The results also indicated that unvaccinated mice exhibited significant weight loss as well as the development of symptoms post-infection that could lead to death while vaccinated mice showed no symptoms and none of them died. The viral replication and viral infectious particles were found to be lower in the lungs of vaccinated mice as compared to unvaccinated mice.
Additionally, the CD40.CoV2 vaccine levels were reported to be quite high one week after booster injection in vaccinated mice. The vaccine was also able to elicit cross-neutralizing antibodies responses against RBD from both the original SARS-CoV-2 strain and the VOCs and S from both SARS-CoV-2 and SARS-CoV-1.
Furthermore, the CD40.CoV2 vaccine induced significantly higher proliferation of specific CD4+ and CD8+ T cells and CD19+ B cells. The vaccine also stimulated the production of several chemokines and cytokines. The vaccine elicited a high amount of cross-reactive SARS-CoV-1 CD4+ and CD8+ T cells. The vaccine was found to induce SARS-CoV-1- and SARS-CoV-2-specific T-cell responses that were found to be highly correlated for almost all corresponding antigen sequences. Also, the vaccine responsiveness was not affected by RBD mutations of the VOCs and recognized the SARS-CoV-1 epitopes quite well.
The current study, therefore, demonstrates the urgent need for developing a “pan-sarbecovirus vaccine”. The CD40.CoV2 vaccine involved in the study was found to be quite responsive against the SARS-CoV-2 VOCs and has also shown significant cross-reactivity in both human and mice models. Further research needs to be carried out for the development of protein-based vaccines to combat the emerging SARS-CoV-2 variants as well as any future SARS-like coronaviruses.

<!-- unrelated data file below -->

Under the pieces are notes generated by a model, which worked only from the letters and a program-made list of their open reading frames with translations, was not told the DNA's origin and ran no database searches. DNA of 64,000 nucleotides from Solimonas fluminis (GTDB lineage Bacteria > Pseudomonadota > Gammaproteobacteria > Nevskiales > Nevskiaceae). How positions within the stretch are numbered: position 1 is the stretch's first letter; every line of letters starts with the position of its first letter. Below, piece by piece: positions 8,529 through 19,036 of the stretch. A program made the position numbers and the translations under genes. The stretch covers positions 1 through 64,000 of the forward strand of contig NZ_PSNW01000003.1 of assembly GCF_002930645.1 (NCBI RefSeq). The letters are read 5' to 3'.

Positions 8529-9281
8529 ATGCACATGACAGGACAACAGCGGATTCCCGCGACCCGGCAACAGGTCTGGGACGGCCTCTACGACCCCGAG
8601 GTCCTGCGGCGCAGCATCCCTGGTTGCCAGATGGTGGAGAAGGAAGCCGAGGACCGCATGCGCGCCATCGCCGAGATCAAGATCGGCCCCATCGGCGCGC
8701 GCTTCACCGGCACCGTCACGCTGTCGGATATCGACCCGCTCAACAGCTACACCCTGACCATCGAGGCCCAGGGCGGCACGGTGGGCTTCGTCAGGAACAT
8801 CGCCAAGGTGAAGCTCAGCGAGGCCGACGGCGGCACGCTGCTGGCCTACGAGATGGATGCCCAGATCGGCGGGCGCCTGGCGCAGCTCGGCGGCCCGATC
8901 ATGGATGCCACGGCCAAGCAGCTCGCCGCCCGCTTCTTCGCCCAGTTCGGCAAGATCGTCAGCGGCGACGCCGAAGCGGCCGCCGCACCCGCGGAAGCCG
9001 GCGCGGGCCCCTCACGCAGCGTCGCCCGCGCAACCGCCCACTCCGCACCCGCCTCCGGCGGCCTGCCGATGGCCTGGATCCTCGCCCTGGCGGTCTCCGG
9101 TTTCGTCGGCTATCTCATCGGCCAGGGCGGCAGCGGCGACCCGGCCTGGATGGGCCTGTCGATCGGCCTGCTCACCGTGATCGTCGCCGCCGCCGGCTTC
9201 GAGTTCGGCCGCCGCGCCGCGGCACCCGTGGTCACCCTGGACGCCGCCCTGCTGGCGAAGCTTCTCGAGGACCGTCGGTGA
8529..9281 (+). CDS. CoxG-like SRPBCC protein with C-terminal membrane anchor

The study had certain limitations. First, there was no characterization of cross-neutralizing antibodies in vaccinated mice against the B.1.1.529 Omicron variant. Second, various VOC challenges in mice were not evaluated. Finally, the T cell responses were determined using samples obtained from recovered individuals instead of in vivo preclinical models.
bioRxiv publishes preliminary scientific reports that are not peer-reviewed and, therefore, should not be regarded as conclusive, guide clinical practice/health-related behavior, or treated as established information.